Moldova art exhibit illustrates $1bn banking fraud

Moldova art exhibit illustrates $1bn banking fraud

By from Elsewhere... ...as found by BBC Monitoring
  • 17 February 2017

People standing among the piles of fake cash in the libraryImage copyright Pro TV Chisinau Image caption The installation aims to help people comprehend the scale of the fraud

An artist in Moldova has created a mock-up of $1bn (£800m) in banknotes to highlight the amount lost in the country's biggest banking scandal.

The 10 huge piles of fake $100 bills are on display at a library in the capital, Chisinau, each weighing a hefty 500kg (78.7 stone), the Pro TV news website reports.

They represent the $1bn that disappeared from three banks in 2014, equivalent to an eighth of the ex-Soviet republic's entire GDP. The money was transferred to shell companies abroad, a fraud that prompted months of anti-government protests in Europe's poorest country.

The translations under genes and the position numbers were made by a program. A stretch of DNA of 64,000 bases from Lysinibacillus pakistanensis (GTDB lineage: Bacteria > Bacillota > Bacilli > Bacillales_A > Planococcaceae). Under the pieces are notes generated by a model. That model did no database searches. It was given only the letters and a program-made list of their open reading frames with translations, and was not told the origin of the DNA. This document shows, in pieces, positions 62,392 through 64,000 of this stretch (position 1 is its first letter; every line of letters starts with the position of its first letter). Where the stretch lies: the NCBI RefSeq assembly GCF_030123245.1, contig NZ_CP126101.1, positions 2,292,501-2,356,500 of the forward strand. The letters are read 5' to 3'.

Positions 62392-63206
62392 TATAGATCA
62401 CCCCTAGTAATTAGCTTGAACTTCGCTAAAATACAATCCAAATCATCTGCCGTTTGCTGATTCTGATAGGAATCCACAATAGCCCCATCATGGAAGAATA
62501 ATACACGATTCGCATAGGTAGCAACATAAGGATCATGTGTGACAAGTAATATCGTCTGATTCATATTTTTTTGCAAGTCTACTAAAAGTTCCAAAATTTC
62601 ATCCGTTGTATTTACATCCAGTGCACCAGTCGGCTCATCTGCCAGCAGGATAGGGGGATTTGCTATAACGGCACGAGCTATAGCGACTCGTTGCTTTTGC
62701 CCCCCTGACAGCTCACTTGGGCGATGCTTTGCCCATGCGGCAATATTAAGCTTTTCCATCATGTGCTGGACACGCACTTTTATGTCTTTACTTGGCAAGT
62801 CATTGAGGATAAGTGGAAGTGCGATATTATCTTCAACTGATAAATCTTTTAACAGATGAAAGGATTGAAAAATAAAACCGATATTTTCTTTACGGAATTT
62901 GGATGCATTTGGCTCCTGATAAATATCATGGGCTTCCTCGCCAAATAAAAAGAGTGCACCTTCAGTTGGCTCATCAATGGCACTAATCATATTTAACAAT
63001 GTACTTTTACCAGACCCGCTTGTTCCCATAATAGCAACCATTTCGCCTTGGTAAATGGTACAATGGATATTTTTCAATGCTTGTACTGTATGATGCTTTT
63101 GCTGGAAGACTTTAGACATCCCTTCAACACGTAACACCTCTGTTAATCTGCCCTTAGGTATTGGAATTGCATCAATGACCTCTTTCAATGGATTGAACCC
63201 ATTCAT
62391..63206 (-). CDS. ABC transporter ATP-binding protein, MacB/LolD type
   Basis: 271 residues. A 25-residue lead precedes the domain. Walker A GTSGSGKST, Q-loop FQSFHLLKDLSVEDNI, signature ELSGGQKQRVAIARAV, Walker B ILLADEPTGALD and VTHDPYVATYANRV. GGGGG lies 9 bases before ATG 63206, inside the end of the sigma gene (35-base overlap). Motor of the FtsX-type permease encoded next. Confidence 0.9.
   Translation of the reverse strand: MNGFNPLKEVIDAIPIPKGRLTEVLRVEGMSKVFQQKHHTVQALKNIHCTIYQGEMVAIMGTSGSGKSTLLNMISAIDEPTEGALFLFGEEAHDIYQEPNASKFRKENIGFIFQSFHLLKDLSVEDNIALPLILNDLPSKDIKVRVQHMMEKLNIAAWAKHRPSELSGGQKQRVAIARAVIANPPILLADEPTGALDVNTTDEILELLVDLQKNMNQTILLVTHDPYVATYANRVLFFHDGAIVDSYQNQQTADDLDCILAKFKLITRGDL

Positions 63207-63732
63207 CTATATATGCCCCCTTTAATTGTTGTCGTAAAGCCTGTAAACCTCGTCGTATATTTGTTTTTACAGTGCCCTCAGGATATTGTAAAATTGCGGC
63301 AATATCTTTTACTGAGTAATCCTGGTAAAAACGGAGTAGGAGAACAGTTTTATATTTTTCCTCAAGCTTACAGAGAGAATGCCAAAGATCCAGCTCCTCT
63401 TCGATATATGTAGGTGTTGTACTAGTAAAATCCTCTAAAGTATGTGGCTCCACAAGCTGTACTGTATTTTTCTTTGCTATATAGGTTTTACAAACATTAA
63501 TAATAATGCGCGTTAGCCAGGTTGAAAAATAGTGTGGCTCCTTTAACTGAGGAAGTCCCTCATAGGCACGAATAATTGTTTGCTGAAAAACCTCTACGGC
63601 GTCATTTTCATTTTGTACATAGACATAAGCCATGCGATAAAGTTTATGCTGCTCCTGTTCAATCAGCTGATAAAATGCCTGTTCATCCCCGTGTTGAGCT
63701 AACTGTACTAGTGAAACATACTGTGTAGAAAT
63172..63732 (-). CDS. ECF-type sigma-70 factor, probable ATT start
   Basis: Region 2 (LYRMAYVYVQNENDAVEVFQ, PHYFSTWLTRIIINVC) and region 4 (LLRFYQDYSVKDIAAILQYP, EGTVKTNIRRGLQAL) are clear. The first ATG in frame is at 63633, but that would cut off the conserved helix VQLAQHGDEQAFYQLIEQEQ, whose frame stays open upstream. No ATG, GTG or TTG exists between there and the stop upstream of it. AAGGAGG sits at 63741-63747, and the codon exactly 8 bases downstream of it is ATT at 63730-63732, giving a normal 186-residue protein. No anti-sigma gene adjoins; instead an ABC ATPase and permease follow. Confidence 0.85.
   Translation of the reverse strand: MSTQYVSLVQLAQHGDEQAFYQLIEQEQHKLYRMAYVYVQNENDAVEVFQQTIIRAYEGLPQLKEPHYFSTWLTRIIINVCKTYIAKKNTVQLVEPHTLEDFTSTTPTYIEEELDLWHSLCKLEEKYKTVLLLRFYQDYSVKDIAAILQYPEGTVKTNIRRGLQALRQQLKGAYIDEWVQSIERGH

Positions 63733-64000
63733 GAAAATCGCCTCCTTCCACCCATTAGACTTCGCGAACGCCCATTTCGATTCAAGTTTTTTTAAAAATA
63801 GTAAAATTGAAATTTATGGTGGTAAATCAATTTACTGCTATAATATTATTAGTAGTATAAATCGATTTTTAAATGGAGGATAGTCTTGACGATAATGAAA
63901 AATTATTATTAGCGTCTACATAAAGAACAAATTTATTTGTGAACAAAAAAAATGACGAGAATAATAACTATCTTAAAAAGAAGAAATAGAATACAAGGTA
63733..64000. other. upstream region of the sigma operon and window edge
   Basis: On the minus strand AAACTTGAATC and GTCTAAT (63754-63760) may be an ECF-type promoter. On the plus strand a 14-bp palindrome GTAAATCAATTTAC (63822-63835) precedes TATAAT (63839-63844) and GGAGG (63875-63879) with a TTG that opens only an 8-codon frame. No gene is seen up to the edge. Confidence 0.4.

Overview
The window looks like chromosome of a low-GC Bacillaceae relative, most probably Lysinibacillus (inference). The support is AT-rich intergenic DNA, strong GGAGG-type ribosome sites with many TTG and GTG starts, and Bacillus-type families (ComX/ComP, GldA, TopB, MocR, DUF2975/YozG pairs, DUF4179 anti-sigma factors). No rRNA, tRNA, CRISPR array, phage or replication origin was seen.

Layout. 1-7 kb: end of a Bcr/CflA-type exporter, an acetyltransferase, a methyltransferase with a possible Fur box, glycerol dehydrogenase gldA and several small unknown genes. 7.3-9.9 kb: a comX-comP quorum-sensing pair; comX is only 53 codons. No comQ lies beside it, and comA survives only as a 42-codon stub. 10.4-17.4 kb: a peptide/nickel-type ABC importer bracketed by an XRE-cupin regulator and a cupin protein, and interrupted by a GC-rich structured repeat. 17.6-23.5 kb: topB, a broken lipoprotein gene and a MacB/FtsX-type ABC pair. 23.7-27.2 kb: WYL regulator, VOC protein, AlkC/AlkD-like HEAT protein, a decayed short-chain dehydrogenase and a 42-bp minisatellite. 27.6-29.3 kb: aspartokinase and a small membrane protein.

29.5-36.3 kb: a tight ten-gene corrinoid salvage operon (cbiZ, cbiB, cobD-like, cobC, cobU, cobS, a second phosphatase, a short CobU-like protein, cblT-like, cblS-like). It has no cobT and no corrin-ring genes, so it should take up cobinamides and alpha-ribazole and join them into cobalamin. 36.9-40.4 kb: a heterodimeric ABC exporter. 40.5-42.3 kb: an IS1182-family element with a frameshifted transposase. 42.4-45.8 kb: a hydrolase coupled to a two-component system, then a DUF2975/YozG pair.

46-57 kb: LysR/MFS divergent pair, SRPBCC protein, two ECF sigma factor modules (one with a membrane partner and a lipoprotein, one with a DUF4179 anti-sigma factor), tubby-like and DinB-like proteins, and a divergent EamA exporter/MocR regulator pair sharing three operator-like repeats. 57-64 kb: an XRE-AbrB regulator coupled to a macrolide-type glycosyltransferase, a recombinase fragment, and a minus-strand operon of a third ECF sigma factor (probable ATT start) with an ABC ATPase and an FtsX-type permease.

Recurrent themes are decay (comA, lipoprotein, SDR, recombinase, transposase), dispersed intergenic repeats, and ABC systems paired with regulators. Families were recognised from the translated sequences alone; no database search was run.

The exhibition is the work of artist Stefan Esanu who says he wanted to help people visualise how much money was stolen. "People have no idea what a billion means. It is like saying 'cosmos' but people cannot imagine what this really means," he tells the Report news website. The exhibition also includes interviews with 33 Moldovans on their impressions of the scandal.

Visitors to the library were struck by the size of the cash "mountains", each measuring 1.4m (4ft 7in) in height. "Can you imagine what a colossal sum of money has been stolen and how many things could have been done using it?" one man tells Pro TV. Another says he would like to see politicians visit the exhibition, "but they're not interested".

Local media often refer to the debt as weighing on the shoulders of Moldovans, as the government had to agree to take it on as part of negotiations with the International Monetary Fund (IMF).

Former Prime Minister Vlad Filat was sentenced to nine years in prison for abuse of power in connection with the case in 2016 - he has always denied any involvement and says the charges were politically motivated. Dozens of other officials, including bank managers, are still under investigation.

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